What we keep getting wrong when we talk about testing for COVID-19


(testing for COVID-19)

While widespread COVID-19 testing has been heralded as the key to reopening a cratering U.S. economy, it’s a lot more complicated than boosting the number of people tested.

“You need the right test at the right time for the right person for the right result for the right action,” said infectious disease epidemiologist Michael Osterholm in a Center for Health Journalism Covering Coronavirus webinar this week.

Instead of aiming for an arbitrary number of people tested, Osterholm emphasized the need for “smart testing,” an approach that considers the purpose of the test, the meaning of the results, and the best way to use that data. 

Osterholm, a professor and director of the Center for Infectious Disease Research and Policy at the University of Minnesota, joined health and science reporter Apoorva Mandavilli of The New York Times to discuss the current state of diagnostic and antibody testing and what that means for reopening America. They also offered key questions and strategies for journalists interested in gaining a better understanding of testing — and its limitations — in their communities.

What does a test mean?

COVID-19 testing generally refers to two key tests: the PCR test, which detects if someone is actively infected, and antibody tests, which can indicate if someone has previously been infected.

Just a few weeks ago, federal guidelines for reopening states called for at least 14 days of declining cases using a standardized testing method to determine active infections.

While the majority of the country is reopening, planning to reopen or relaxing restrictions, Osterholm said he isn’t aware that any of those states have met those criteria. There’s also a widespread misunderstanding about what a test can and can’t do.

“I’ve not seen it used in any meaningful way in recent weeks that would suggest we have any idea what we’re doing,” he said.

For one, using an arbitrary testing number as a goal is a misplaced priority, he said. Instead, it’s important to consider the purpose of the testing, what the results mean, and how they can be used.

A PCR test that can positively register 97% of COVID-19 cases could help assess the virus’ current presence in a community, but wouldn’t be as helpful for a high-risk population such as a nursing home, prison or meat-packing plant, where missing 3% of cases could lead to a quick spread.

“Suddenly, it’s a match into a gas can,” Osterholm said.

Similarly, an antibody test might be useful for analyzing how widely the virus has already spread in a community. But relying on that test to gauge individual immunity could be dangerous for a health care worker who gets a false positive and decides to relax safety measures. (Despite media attention on concepts like “immunity passports,” there are still many unknowns about whether recovering from COVID-19 confers immunity, the speakers noted).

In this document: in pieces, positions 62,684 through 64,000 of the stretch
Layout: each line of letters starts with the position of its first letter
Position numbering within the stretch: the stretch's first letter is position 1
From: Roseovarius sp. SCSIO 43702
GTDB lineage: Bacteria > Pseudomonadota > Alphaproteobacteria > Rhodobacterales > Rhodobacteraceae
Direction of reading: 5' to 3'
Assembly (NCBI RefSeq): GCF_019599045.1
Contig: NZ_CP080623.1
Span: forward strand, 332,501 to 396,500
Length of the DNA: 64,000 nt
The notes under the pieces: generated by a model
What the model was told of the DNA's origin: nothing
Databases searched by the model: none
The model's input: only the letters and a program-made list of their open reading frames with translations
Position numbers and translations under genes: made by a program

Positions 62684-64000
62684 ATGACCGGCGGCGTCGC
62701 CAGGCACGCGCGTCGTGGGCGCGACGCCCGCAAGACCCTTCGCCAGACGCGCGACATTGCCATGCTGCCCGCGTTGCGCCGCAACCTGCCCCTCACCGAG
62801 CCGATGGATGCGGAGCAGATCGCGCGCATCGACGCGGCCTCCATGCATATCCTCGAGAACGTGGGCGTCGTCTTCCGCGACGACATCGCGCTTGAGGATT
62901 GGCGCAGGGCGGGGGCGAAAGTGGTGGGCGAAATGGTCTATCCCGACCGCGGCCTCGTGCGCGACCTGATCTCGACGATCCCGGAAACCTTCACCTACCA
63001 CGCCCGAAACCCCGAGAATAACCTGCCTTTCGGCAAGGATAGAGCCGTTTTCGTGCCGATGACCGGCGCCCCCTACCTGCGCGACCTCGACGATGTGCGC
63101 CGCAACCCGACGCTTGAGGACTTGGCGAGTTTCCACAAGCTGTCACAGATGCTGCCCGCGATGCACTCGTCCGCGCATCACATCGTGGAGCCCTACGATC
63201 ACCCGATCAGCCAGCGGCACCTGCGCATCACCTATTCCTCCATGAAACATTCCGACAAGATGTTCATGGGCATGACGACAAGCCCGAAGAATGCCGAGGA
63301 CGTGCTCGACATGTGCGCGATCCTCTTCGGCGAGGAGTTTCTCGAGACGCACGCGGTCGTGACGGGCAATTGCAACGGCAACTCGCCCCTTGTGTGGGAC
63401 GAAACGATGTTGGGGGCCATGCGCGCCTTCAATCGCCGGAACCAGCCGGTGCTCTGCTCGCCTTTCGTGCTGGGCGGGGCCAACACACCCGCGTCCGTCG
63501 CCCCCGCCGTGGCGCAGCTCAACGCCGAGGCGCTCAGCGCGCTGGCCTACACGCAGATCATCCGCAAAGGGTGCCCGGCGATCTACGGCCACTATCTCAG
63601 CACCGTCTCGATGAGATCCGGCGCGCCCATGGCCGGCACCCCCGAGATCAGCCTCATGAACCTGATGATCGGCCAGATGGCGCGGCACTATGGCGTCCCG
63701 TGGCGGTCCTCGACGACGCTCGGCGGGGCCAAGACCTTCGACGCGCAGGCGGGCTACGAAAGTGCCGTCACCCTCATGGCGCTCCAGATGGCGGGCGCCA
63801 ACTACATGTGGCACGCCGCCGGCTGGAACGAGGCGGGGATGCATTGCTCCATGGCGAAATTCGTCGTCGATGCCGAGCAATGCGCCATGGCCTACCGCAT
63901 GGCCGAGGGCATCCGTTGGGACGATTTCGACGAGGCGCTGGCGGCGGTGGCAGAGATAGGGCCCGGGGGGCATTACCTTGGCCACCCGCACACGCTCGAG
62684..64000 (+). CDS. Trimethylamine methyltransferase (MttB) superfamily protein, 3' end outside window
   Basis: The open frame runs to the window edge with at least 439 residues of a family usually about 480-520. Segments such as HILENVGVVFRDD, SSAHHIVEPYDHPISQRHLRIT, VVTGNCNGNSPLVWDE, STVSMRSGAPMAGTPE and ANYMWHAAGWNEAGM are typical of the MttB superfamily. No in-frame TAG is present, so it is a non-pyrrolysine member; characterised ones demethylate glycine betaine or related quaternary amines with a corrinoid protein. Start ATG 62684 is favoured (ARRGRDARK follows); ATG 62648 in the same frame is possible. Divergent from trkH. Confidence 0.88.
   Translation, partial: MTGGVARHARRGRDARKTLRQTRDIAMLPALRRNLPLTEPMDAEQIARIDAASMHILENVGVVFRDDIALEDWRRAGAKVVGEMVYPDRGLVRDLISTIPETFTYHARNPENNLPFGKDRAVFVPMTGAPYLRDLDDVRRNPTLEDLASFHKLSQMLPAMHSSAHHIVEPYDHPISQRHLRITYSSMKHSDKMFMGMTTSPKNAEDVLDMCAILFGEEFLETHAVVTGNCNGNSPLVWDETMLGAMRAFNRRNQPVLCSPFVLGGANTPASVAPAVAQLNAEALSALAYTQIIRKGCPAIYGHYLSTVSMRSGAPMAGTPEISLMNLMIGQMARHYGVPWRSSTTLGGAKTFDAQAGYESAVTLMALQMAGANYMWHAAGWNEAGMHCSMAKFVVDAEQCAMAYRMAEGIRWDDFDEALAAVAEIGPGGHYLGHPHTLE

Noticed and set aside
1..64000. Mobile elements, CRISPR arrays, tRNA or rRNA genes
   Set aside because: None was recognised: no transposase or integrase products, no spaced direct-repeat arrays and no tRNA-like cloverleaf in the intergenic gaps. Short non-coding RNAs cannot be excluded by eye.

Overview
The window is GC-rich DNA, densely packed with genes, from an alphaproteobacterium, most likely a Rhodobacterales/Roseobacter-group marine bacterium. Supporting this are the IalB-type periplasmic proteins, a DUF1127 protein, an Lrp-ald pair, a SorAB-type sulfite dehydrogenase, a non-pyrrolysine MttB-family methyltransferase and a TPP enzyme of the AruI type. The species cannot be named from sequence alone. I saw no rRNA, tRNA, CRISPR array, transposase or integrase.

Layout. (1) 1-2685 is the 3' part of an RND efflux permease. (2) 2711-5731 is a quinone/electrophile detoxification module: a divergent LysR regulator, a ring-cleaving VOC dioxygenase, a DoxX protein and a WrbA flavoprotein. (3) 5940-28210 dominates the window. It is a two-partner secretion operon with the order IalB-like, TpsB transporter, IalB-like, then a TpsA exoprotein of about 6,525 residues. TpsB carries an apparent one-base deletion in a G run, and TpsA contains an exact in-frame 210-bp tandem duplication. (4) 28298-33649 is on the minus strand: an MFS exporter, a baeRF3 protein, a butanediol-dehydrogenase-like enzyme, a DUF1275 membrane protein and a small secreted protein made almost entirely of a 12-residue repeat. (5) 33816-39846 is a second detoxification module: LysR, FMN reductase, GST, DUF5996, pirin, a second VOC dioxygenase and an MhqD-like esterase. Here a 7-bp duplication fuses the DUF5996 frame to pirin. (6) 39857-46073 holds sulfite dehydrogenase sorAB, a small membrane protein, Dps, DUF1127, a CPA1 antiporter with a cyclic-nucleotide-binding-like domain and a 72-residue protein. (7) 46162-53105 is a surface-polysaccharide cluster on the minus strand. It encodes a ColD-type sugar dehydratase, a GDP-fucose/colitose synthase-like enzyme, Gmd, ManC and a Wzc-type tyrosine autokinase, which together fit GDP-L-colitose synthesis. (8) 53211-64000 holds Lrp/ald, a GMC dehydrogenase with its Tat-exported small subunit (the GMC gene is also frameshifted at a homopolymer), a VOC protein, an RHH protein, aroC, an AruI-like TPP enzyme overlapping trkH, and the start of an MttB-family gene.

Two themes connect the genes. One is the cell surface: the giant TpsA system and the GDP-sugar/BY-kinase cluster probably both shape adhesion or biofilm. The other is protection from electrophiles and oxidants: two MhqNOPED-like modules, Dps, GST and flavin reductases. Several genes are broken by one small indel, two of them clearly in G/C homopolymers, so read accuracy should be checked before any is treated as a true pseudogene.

Asking the right questions

In high-risk places, testing is important but it’s not enough. It’s important to look at what other preventative measures are in place — such as screening controls, personal protective equipment for workers and whether there’s adequate staffing in places like nursing homes.

While testing is critical and informative, if you can’t combine it with other actions, “You’re documenting a train wreck, you’re not preventing it,” Osterholm said.  

Journalists should go beyond the numbers in their community and ask critical questions about how testing is being used, suggested reporter Mandavilli, who begins her new post at The New York Times next week. Ask people how quickly they got their results. For those with positive results, ask whether there was follow-up, isolation recommendations and contact tracing. If not, why not?

In the absence of clear overarching federal guidelines, states are coming up with their own playbooks for deciding when to reopen schools. Ask what’s guiding their decision making: Are they using science? What types of evidence are they examining? Which experts have they consulted?

Wading through information

Given how little we known about COVID-19, it’s not easy to determine the truth, Mandavilli said. 

The landscape is also complicated by the proliferation of preprints, or drafts of research papers that are posted online before they have been peer reviewed.

Finding trusted sources becomes even more critical when reporting on preprints. She asks reliable experts questions such as: What do you think of this study? What are the caveats? Is this a big enough number of people? Does the analysis hold up?

“A healthy, healthy dose of skepticism and a lot of vetting by experts can get us part of the way at least,” she said.

Osterholm encouraged reporters to find sources who aren’t focused on being quoted but care more about getting the right information out.

What’s next?

Osterholm, who has extensively studied other coronaviruses such as SARS and MERS, said that even the idea of controlling a virus like this is a mistaken belief.  The only certainty is the persistent strength of the virus, he said: “This virus is going to keep on trying to get to that herd immunity level and we have to understand that.”

He compared efforts to contain it to keeping water in a leaky bucket: “If there’s one micro hole, that virus will escape.” 

Mandavilli said it’s not surprising that when countries started to reopen there are surges in infections.  As many epidemiologists have predicted, the future will come in waves, she said. When regions are in lockdown and people are staying home, the curve of cases will plateau. Reopening will lead to spikes.

One silver lining is that the pandemic has led to a stronger demand and appreciation for science journalism: “If newspapers do survive, maybe there will be more science desks,” she said.

By Kellie Schmitt

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